“Life is an adventure” – used to say an old Woman in the hospital during the years of 1990/1/2/3. She could speak of her trips to almost two hundred countries during her substantial life reality. “We must live it until the last moment together helping develop (CY) from a community called Cidade de Deus (City of God, in Jacarepaguá, Rio de Janeiro) now”, she would say while knitting fifty six sweaters of wool for the winter of the year of 1993, as at the same time she had to swallow morphine for brain pain; but she did not stop her work until she died in November 11th, 1993 (this article is dedicated to that Woman). She could combine colors all the time she was producing those sweaters artistically in small sizes (ages eight to thirteen for boys and girls). Should we ask why we are to share these fragments of a reality and experiences in substantial (CY) lives? What for? Can we construct socially ethical responsibilities with other people, human communities and other kind of species? Should we be very careful with all kind of people and biodiversity everywhere, respect future generations and build more sustainable societies? Where does abstract thinking and language we use to communicate ideas come from? Briefly it is not possible here to answer these questions to our work objectives in conversations in the cognitive neurosciences where “mental things are understood as might coming from parts of the human brains” (“coisas mentais, na verdade as próprias mentes, são propriedades que afloram do cérebro”) as in a discussion presented by Chomski (2006) about works by Gallistel in The Cognitive Neurosciences (Cambridge, MA: MIT Press) as well as in Damasio (2004), and neither understanding knowledge as a cultural process alone (Tomasello, 2003) nor in Cassirer (2001; 2005) probably hearing different voices in M. Bakhtin’s and P. Freire’s dialogical concepts. It is also impossible to continue this text before putting a hypothesis that words like knowledge, education, diversity and human development, are inserted in a symbolic framework where at least we can understand them as multidimensional processes that appear in a complex, we may call it, spirit-brain-mind (SBM). Human behavior, human conducts and beliefs are generated at least in the combination of and through organization of structured ideas (not rational ideas); intuition and feelings; will power; abstract thinking possibilities and choices with origin in (SBM). From Spinoza (2000) it is possible to learn that with emotion all we find are confused ideas about reality although he enters in contradiction about an outstanding and creative arquitect that can design and build a splendid temple (arts are not rational) while the “normal” ones build simple churches. In Kant we learn that the act of judgement is a key element to connect theory to practice although there is not enough space here to go deeper in this matter. As we design experiments although also intuitively and in almost controlled feelings to conceive ideas “a new kind of attention, practical rather than contemplative, has been drawn to Spinoza by Arne Naess “14. Interacting with things and understanding things cannot be separated” (in Deleuze, 1988, p. ii).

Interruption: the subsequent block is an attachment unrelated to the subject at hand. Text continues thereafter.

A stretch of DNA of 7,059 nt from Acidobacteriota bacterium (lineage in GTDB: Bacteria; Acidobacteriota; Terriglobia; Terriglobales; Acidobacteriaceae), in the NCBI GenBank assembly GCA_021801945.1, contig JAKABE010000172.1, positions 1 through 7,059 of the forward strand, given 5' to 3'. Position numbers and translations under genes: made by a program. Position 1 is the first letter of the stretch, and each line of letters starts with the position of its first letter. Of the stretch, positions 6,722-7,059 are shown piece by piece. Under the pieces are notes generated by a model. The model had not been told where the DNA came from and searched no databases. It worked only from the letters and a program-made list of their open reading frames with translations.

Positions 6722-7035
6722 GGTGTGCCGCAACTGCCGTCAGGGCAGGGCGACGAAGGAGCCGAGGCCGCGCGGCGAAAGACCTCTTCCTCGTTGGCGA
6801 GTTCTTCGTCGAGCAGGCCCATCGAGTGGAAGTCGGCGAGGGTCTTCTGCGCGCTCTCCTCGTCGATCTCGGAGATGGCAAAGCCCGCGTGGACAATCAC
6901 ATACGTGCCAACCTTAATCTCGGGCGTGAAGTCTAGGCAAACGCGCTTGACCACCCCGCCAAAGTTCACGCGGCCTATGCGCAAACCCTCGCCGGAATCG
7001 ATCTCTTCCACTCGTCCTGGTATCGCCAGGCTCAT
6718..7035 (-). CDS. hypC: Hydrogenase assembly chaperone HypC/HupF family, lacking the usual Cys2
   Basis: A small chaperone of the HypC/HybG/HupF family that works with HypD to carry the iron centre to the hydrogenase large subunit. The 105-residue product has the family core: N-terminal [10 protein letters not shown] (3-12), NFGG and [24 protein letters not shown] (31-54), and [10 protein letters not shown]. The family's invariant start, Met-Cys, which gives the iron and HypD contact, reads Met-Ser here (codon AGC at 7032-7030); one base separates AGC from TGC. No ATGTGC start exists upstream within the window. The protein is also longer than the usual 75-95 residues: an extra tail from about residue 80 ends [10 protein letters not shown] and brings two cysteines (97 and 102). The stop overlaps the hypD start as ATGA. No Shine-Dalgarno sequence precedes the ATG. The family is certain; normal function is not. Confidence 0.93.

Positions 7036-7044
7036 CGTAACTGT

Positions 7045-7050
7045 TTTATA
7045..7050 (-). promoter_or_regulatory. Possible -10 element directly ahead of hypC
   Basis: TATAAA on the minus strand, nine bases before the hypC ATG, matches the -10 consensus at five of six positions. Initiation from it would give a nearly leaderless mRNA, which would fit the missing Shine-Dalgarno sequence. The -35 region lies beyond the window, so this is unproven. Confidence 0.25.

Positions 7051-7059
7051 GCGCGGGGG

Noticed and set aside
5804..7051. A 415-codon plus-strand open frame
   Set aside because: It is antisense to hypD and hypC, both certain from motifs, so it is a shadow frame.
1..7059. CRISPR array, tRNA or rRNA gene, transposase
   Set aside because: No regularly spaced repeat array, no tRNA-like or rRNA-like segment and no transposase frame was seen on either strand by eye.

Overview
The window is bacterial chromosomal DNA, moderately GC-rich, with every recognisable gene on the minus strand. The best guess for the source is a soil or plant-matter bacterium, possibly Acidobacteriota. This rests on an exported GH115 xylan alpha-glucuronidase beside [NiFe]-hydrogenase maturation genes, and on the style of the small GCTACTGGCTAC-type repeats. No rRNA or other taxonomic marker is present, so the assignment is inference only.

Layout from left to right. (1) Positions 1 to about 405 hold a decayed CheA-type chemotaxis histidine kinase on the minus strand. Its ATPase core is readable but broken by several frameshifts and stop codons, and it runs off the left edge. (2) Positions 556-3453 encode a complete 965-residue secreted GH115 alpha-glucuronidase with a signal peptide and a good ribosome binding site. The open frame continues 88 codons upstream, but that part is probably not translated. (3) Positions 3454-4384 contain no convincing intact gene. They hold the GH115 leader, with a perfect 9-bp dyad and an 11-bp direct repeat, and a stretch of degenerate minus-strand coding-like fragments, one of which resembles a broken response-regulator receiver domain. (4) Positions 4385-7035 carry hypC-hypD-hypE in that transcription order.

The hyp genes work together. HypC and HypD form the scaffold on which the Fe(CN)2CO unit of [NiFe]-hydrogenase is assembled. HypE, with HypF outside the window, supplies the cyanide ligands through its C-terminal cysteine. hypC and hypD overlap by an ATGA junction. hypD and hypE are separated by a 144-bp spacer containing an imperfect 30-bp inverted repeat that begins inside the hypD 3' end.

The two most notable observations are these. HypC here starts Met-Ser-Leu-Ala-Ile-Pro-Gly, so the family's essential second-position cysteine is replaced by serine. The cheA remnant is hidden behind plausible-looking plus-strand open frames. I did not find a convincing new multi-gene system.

It is possible to find abstract ideas, symbolic government objectives for conventional education, systems, programs, words, sentences and suggestions that are well written in official plans and documents for basic education in Brazil (National Education Council Resolution/CP n. 1, 2006). Cultural-cognitive and didactic-pedagogic practices models though should not follow the logics of pure traditional curriculum structures for the generation of “human capital” for the market. Human beings are not things, objects, merchandise, nor pieces of machinery, and if it were not the case respect for diversity and the poor is a matter of pure ethical abstraction and real good philosophy.